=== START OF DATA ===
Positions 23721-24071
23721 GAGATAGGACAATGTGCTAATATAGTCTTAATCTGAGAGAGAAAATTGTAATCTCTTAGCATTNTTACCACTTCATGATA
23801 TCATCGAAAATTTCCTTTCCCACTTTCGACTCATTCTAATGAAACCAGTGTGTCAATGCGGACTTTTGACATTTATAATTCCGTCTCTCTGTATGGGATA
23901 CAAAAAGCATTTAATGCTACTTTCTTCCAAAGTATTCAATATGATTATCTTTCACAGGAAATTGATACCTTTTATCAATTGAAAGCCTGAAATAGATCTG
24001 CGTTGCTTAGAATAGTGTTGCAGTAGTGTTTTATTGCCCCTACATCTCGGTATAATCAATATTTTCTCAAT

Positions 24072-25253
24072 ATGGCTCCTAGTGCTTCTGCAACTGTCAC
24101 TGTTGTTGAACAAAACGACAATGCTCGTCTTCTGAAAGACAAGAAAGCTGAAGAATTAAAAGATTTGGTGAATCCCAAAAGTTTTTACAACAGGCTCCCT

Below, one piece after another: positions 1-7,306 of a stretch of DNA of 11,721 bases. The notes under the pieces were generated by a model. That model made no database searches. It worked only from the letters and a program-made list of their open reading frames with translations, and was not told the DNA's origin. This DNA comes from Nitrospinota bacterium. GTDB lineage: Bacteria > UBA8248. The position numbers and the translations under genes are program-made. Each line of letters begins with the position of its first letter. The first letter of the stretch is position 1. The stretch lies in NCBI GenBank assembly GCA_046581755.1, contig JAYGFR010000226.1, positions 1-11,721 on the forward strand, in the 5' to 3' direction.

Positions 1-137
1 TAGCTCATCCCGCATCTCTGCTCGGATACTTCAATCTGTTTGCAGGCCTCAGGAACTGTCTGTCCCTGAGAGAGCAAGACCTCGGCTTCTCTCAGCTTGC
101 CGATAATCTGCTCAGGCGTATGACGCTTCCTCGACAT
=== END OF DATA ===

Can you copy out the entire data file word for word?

Positions 23721-24071
23721 GAGATAGGACAATGTGCTAATATAGTCTTAATCTGAGAGAGAAAATTGTAATCTCTTAGCATTNTTACCACTTCATGATA
23801 TCATCGAAAATTTCCTTTCCCACTTTCGACTCATTCTAATGAAACCAGTGTGTCAATGCGGACTTTTGACATTTATAATTCCGTCTCTCTGTATGGGATA
23901 CAAAAAGCATTTAATGCTACTTTCTTCCAAAGTATTCAATATGATTATCTTTCACAGGAAATTGATACCTTTTATCAATTGAAAGCCTGAAATAGATCTG
24001 CGTTGCTTAGAATAGTGTTGCAGTAGTGTTTTATTGCCCCTACATCTCGGTATAATCAATATTTTCTCAAT

Positions 24072-25253
24072 ATGGCTCCTAGTGCTTCTGCAACTGTCAC
24101 TGTTGTTGAACAAAACGACAATGCTCGTCTTCTGAAAGACAAGAAAGCTGAAGAATTAAAAGATTTGGTGAATCCCAAAAGTTTTTACAACAGGCTCCCT

Below, one piece after another: positions 1-7,306 of a stretch of DNA of 11,721 bases. The notes under the pieces were generated by a model. That model made no database searches. It worked only from the letters and a program-made list of their open reading frames with translations, and was not told the DNA's origin. This DNA comes from Nitrospinota bacterium. GTDB lineage: Bacteria > UBA8248. The position numbers and the translations under genes are program-made. Each line of letters begins with the position of its first letter. The first letter of the stretch is position 1. The stretch lies in NCBI GenBank assembly GCA_046581755.1, contig JAYGFR010000226.1, positions 1-11,721 on the forward strand, in the 5' to 3' direction.

Positions 1-137
1 TAGCTCATCCCGCATCTCTGCTCGGATACTTCAATCTGTTTGCAGGCCTCAGGAACTGTCTGTCCCTGAGAGAGCAAGACCTCGGCTTCTCTCAGCTTGC
101 CGATAATCTGCTCAGGCGTATGACGCTTCCTCGACAT